What? Oh, sure, I know the United States of America has its birthday on July 4th, that day in 1776 when the Second Continental Congress adopted the Declaration of Independence.
Let’s agree I’m early. (Oh, how I wish it were July.)
But the interesting thing about history is how we get to those moments wherein the great “we” declare our independence or fill the streets or storm the beaches — or the polls. The many big, important days that lead to THE day.
Today is such a date, because 242 years ago on January 10, 1776, Thomas Paine published Common Sense. Without this day 242 years ago, we wouldn’t have had Independence Day six months later.
Using common and direct language, and speaking to all the “inhabitants of America,” Common Sense made the case for both independence from Britain and the establishment of a democratic republic. Boy, did it make the case. On a per capita basis, Paine’s pamphlet is the bestselling American publication in history.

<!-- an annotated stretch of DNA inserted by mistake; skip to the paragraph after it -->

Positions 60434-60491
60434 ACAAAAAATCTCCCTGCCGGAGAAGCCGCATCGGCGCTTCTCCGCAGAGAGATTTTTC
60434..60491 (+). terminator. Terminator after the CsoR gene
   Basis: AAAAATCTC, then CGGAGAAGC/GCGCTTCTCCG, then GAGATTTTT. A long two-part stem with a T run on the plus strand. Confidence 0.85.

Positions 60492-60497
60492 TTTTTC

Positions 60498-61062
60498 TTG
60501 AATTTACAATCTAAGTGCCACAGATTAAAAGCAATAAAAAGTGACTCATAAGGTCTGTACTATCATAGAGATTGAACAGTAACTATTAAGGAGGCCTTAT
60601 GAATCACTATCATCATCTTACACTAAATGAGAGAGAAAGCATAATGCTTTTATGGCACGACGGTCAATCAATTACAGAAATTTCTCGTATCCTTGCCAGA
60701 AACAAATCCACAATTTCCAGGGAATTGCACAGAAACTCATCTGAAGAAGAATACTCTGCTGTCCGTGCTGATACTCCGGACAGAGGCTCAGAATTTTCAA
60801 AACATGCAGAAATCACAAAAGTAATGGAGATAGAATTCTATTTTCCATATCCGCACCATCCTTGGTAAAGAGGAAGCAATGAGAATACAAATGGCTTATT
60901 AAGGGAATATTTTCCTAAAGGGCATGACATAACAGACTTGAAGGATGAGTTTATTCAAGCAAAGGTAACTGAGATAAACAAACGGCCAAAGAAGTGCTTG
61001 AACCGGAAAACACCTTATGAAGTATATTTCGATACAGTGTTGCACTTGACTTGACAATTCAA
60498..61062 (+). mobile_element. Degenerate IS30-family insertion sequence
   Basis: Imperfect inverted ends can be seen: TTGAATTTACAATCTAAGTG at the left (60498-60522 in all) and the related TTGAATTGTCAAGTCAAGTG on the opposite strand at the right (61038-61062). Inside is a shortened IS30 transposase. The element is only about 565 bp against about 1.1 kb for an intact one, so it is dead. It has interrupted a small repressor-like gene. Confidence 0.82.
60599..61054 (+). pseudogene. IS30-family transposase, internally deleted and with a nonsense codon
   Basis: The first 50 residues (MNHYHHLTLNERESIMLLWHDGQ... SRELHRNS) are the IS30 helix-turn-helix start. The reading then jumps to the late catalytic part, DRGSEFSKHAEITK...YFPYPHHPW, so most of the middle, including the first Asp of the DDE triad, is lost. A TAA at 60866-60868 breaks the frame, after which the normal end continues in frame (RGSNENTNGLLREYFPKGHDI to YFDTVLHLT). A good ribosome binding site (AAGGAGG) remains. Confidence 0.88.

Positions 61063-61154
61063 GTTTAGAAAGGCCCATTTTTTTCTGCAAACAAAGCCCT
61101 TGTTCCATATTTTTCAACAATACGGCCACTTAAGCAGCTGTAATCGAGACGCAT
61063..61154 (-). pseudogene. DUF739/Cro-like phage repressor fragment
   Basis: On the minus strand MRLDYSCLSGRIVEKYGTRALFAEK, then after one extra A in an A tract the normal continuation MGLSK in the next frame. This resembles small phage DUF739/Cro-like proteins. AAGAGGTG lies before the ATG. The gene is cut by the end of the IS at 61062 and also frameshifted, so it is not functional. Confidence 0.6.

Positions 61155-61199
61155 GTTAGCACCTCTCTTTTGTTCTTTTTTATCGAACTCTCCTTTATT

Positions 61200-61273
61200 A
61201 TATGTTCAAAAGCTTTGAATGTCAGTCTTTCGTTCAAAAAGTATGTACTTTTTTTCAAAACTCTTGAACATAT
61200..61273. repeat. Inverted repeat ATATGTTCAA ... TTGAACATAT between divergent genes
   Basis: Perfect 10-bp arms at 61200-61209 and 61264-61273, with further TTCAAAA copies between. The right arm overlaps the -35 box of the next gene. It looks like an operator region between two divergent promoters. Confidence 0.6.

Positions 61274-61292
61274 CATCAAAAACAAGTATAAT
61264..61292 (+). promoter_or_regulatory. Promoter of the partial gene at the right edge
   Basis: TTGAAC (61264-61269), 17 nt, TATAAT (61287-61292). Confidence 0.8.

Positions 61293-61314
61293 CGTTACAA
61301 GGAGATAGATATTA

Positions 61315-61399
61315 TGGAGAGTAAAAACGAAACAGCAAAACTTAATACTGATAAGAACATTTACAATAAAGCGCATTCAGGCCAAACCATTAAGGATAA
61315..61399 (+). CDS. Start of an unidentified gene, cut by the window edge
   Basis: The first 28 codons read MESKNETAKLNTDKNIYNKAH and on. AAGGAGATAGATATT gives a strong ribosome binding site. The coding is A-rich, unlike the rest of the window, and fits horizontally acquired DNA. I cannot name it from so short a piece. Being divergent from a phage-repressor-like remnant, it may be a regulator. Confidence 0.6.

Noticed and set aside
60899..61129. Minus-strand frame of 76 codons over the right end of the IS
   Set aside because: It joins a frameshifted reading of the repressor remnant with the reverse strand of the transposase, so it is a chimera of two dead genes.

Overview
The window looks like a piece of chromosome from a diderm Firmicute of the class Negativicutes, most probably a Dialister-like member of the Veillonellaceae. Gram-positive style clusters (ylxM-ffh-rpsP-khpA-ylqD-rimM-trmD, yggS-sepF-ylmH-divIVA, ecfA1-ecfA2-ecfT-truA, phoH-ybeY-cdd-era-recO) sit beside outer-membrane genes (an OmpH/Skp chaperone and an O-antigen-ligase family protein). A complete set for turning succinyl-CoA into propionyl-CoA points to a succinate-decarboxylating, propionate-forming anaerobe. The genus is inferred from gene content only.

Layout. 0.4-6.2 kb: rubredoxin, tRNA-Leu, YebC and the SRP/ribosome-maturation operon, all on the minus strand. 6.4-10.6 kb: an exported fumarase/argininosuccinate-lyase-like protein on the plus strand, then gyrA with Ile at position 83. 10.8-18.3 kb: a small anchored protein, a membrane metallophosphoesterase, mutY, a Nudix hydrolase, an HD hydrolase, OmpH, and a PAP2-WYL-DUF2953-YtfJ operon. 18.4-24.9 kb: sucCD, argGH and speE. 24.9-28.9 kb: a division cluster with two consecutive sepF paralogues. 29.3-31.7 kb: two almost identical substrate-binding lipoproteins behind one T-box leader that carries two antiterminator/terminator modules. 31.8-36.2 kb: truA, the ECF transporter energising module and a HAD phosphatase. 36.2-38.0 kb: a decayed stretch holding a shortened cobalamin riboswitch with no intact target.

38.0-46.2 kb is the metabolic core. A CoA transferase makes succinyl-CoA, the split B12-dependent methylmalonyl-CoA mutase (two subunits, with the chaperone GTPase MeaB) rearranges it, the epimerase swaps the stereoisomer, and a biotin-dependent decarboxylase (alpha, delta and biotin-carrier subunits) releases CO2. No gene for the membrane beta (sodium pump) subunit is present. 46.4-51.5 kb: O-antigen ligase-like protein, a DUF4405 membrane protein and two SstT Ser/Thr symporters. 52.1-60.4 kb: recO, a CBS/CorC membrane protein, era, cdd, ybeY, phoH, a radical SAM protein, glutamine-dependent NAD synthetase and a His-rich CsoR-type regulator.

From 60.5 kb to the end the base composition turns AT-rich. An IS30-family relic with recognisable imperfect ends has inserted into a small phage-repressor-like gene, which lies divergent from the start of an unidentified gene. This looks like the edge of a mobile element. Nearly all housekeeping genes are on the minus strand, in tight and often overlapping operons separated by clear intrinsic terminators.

His pamphlet or parts were read publicly, reprinted in newspapers and spread throughout the colonies. This common man — barely an American,* having landed on our shores in November 1774 — used the universal language, speaking truth to power.
“Every spot of the old world is overrun with oppression,” Paine told his fellow Americans. “Freedom hath been hunted round the globe. Asia, and Africa, have long expelled her. Europe regards her like a stranger, and England hath given her warning to depart. O! receive the fugitive, and prepare in time an asylum for mankind.”
The original idea of these United States was freedom.
And that, my friends, is Common Sense. (I’m Paul Jacob.)
* Of course, this makes Paine almost quintessentially American.